Ultimately, new legislative measures include a mix of fully harmonizing instruments as well as soft law measures, aiming at addressing situations of crisis, including those caused by search and rescue operations at sea. These encompass the proposal for a Regulation addressing situations of crisis and force majeure which repeals the never-triggered 2001 Temporary Protection Directive, and two Recommendations respectively on the Migration Preparedness and Crisis Blueprint, and on cooperation among Member States concerning operations carried out by vessels owned or operated by private entities for the purpose of search and rescue activities.

This new legal design raises doubts about the overall direction in regulation and enforcement for the CEAS. As to regulation, it is worth stressing that an overly articulated set of more than ten proposals certainly complicates the negotiations and may affect once again the effectiveness of the reform. This can be still impaired by the lack of policy coherence, because, in view of offering a pragmatic platform to accommodate the diverging positions of the Member States, the new legal design misses the opportunity to operate a fundamental paradigm shift concerning the principle of solidarity.

Unfolding the Legal Migration Issues

The new Pact also touches upon some legal migration issues – although they are hidden away at the very end of the document and are not very well elaborated. Section 7 is called Attracting Skills and Talent to the EU. This section should really be about new pathways but is woefully lacking. The largest part of this section is on reviewing, revising or intensifying already existing instruments: The EU Blue Card, the Long-Term Residence Directive and the Single Permit Directive. According to the Pact, the European Parliament and the Council should conclude their negotiations on the recast of the EU Blue Card Directive which is designed to attract highly skilled talent from outside the EU. Already in 2016 the Commission published a proposal to recast the 2009 Blue Card Directive proposing among other things a lower salary threshold and better intra EU mobility possibilities. So far the negotiations on this recast were unsuccessful because a substantial part of the Member States (including the Netherlands) were against one of the most important proposed changes. Member States have to abolish the possibility of their own national schemes for the admission of highly qualified workers in parallel to the Blue Card scheme. Statistics show that the Blue Card scheme has not been a successful labour market instrument, partly due to this wish of several Member States to give preference to national schemes for highly skilled workers. The total number of EU Blue Cards issued in 2018 was only 32 678, of which 82.6% was issued in Germany alone.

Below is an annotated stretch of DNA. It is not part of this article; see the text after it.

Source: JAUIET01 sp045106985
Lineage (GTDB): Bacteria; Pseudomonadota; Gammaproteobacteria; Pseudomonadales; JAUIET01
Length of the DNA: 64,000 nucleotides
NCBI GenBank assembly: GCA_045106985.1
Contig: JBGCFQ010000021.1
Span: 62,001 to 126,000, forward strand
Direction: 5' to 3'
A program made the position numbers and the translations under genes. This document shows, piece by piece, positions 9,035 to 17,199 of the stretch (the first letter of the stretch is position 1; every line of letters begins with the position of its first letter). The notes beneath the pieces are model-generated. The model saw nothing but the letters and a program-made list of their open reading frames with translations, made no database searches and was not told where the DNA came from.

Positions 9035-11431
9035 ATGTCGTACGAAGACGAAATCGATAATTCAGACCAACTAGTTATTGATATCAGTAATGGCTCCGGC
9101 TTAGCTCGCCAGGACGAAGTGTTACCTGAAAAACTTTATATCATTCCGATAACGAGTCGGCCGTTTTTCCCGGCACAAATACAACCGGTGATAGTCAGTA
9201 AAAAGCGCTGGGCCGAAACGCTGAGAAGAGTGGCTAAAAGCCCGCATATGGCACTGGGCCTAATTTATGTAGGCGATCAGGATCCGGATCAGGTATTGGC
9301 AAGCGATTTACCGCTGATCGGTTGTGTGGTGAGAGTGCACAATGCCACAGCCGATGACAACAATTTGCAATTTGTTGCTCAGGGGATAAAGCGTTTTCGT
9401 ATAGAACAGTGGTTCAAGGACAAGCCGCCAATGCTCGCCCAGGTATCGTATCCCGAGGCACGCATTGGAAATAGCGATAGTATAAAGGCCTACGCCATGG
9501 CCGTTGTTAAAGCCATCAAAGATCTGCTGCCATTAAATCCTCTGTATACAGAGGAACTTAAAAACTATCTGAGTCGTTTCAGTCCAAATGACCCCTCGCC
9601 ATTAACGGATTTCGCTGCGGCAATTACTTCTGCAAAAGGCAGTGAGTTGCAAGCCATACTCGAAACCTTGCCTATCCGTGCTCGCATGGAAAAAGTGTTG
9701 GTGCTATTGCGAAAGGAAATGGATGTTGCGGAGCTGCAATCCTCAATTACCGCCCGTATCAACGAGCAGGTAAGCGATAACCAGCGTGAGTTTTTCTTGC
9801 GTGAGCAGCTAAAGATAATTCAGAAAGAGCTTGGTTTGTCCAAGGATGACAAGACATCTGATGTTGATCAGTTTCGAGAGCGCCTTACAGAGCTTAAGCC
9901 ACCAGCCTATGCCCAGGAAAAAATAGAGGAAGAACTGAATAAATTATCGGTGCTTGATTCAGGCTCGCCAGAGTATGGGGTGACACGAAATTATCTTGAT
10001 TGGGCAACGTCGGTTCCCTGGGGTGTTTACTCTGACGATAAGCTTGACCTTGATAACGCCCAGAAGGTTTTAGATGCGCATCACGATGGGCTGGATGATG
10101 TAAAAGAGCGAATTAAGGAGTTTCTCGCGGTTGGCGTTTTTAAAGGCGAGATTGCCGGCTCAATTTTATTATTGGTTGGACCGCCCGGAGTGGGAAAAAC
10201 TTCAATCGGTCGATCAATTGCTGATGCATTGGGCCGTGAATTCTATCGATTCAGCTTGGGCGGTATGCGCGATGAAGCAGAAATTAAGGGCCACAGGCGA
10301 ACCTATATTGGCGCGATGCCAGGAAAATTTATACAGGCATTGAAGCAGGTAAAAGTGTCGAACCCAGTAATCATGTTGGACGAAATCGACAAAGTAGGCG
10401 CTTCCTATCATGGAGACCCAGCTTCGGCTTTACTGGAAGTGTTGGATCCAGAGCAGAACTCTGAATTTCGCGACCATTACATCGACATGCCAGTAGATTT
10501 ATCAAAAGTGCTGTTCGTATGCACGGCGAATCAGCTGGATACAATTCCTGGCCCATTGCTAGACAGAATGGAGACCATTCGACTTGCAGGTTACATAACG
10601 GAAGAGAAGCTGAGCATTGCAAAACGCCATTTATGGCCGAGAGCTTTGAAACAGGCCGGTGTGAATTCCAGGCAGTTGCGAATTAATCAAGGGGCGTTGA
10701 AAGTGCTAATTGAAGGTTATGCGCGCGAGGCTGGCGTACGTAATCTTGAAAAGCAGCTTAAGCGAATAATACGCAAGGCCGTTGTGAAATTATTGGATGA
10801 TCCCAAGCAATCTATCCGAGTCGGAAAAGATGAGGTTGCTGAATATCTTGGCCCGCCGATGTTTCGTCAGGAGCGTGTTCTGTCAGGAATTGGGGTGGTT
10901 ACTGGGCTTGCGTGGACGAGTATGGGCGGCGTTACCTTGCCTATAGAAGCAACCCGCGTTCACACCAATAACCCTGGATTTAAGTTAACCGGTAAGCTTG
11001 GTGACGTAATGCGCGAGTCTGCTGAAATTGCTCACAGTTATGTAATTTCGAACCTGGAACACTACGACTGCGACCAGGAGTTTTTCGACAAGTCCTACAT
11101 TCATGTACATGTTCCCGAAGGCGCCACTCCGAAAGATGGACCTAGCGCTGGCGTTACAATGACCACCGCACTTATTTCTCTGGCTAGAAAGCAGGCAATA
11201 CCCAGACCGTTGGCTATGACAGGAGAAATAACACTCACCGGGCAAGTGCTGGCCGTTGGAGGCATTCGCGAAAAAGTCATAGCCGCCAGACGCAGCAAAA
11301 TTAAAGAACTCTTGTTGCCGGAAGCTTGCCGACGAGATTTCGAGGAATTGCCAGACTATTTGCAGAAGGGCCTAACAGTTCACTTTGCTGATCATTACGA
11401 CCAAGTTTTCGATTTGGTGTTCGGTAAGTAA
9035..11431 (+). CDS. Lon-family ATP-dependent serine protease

The Pact wants to revise the Directive on long-term residents, because it is currently under-used and does not provide an effective right to intra-EU mobility. The objective would be to create a true EU long-term residence status, in particular by strengthening the right of long-term residents to move and work in other Member States. Also, in this context the existence of national permits for permanent residents has limited the impact on the harmonisation of different types of long-term residence status provided for by the Long-Term Residents Directive, which has been less successful than intended. In 2017 there were three million EU long-term residents’ permits issued in the EU versus seven million national ones. The Pact promises a review of the Single Permit Directive as well, because it has not fully achieved its objective of simplifying the admission procedures for all third-country workers. This review would look at ways to clarify the scope of the legislation, including admission and residence conditions for low and medium skilled workers.